I was in Jordan yesterday. All over the world, people with limited knowledge of English rely on "number one" as an idiom to express satisfaction. A conversation with a cabdriver from Amman to Irbid. "Saddam number one. Arafat kteer kteer number one, number one, number one! Abu Mazen-- misch number one. Germany number one football. Brazil number one football. Argentina football-- misch number one. Fi kteer Yahud (too many Jews)."
The Jordanian army and police scare the living daylights out of me. I was on a bus full of Palestinian children. At a checkpoint, a Jordanian soldier got on and patrolled the crowded aisle, shoving his M16 in the children’s faces and shouting at the handful of adults to show their ID cards.
Our servis driver –a Syrian-- dissappeared for three-and-a-half hours on the Jordanian side of the border with Syria. Apparently he was being held by the friendly folks from the mukhabarat and we were left in the dark as to his wrongdoing and whereabouts. Finally he returned with his head hung low and declined to answer any questions. His trembling hands clamored the steering wheel as we sped through the border to the relative warm safety of Syria.
Crossing from Jordan to Syria, the dynastic father-son theme really hits you in the face. Within a few meters of each other, Hussein and Abdullah make room for Hafiz and Bashar. Surprisingly I saw many more portraits of the deceased father and his chubby offspring in Jordan, than in Syria. I have no love for the Jordanian royal family aside from their entertainment value, and unlike many from the west, I am not inclined to like Abdullah for his proper British accent. But the Jordanian royals are aesthetically less frightening than old Hafiz and Bashar, the chinless duo whose features are miraculously angular and shapeless at the same time. At the border crossing a real-life photo hangs next to a painted portrait of Bashar al-Assad; the painter generously gave him a chin, a more shapely nose and that steel-like stare. But he will never rival his father visually in terms of fierceness. They must hologram Hafiz's eyes; he watches you from every angle.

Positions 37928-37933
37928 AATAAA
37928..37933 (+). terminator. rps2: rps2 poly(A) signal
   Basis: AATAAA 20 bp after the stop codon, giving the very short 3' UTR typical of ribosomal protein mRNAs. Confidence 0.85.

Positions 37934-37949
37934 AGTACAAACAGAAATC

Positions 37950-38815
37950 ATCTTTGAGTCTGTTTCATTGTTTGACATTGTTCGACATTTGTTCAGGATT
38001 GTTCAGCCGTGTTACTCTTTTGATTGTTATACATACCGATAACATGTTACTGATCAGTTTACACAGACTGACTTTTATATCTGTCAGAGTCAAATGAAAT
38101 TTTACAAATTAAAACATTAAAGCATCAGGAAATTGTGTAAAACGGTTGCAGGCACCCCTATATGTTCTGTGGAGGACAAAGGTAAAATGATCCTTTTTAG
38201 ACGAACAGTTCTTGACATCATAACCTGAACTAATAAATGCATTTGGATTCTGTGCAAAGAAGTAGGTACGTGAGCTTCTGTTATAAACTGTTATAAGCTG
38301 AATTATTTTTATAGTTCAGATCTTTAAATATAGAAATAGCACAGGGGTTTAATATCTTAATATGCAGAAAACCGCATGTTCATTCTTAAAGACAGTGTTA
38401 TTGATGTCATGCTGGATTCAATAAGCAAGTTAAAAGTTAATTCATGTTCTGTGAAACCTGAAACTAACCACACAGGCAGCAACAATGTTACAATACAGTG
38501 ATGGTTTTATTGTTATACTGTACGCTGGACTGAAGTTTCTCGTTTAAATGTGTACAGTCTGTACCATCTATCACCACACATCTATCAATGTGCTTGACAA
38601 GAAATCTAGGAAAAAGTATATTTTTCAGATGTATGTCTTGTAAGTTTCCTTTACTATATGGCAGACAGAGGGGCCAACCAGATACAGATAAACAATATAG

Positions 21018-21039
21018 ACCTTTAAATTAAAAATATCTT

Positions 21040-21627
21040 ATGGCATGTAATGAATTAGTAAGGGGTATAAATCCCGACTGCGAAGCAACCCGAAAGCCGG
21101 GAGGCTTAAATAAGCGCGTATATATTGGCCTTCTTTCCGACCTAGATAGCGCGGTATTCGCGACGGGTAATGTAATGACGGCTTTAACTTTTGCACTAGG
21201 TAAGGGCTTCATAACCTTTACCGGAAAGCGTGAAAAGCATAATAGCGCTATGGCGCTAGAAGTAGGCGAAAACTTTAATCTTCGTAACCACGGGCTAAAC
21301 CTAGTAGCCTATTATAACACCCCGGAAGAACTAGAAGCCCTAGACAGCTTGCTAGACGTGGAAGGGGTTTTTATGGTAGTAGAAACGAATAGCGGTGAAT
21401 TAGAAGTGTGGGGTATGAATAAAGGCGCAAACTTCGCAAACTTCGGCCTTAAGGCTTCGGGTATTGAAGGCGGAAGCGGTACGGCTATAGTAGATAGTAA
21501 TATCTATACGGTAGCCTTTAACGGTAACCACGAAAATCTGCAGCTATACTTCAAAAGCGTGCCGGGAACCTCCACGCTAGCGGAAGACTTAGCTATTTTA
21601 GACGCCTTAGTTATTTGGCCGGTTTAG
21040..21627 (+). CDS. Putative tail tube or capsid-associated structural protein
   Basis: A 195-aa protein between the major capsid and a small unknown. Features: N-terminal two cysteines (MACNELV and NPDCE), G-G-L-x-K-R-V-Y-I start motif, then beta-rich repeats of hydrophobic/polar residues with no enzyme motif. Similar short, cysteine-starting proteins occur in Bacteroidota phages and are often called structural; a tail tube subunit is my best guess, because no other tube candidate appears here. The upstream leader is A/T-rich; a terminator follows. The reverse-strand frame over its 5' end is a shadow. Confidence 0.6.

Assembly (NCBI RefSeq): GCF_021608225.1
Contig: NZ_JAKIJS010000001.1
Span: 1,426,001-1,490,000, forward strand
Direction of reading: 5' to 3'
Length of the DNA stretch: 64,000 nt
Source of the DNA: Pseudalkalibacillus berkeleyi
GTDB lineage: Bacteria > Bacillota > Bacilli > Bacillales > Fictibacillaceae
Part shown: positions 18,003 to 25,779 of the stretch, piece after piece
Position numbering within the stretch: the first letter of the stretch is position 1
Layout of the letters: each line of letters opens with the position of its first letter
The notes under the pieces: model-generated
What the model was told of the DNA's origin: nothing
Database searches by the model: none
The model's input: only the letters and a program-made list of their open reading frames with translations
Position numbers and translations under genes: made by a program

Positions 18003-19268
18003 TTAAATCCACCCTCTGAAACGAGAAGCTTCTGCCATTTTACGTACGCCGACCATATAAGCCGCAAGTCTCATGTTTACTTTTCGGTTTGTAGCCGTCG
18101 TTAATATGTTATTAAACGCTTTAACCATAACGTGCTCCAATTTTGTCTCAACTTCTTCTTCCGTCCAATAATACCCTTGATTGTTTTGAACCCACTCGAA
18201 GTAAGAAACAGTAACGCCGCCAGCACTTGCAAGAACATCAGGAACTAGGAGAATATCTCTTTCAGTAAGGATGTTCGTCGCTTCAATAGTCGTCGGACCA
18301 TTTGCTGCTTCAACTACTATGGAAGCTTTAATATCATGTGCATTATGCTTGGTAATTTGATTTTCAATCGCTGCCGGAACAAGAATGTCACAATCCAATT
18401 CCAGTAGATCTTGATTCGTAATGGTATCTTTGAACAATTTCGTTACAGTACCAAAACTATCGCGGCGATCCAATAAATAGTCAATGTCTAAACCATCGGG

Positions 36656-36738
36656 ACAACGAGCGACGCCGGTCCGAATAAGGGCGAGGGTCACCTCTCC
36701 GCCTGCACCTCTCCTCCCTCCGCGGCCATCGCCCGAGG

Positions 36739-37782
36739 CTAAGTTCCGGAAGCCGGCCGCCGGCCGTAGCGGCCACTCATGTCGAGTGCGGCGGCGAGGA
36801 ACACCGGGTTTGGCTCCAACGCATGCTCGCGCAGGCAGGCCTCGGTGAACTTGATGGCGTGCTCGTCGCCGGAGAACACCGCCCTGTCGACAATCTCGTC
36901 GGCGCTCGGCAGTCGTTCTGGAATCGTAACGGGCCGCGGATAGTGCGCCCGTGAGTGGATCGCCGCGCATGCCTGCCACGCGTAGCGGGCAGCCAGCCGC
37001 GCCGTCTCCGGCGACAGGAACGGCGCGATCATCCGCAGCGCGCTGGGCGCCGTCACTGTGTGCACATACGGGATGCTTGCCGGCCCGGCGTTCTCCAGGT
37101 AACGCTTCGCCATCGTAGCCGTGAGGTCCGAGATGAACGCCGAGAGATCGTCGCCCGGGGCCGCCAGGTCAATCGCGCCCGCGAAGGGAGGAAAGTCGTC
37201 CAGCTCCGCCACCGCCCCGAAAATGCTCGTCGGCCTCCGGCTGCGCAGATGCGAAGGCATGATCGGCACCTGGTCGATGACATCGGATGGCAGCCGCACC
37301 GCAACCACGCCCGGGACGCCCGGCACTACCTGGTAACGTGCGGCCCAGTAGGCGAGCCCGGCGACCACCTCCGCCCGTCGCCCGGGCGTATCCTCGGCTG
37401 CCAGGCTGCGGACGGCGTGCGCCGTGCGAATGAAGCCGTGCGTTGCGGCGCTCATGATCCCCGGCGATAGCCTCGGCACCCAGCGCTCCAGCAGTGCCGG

Jordan is the one of few places that makes me relieved to be in Syria. I was veritably ecstatic to see Hafiz's silhouette chiselled into rocks on the side of the highway and to watch moustachio'ed men sipping tea in the freezing cold at the bus station in Damascus. While waiting for additional passengers to fill the servis to Beirut, a fight broke out amongst a horde of teenagers pushing a tea cart. I watched from a safe distance and bought chewing gum from a five year old who promised me "no genetic". And indeed, the gum wrapper boasted "natural & industrial banana flavor" and no "genetic manipulation materials". I have never read the wrapper of sugar-rich gum; I wouldn't chew something that makes my teeth cry if I was concerned about the hazardous content.